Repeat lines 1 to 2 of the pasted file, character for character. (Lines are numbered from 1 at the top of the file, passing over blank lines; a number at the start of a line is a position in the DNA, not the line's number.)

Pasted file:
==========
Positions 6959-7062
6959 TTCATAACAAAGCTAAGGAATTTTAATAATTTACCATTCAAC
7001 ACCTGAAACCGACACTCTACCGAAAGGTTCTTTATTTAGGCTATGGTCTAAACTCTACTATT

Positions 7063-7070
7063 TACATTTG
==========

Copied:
Positions 6959-7062
6959 TTCATAACAAAGCTAAGGAATTTTAATAATTTACCATTCAAC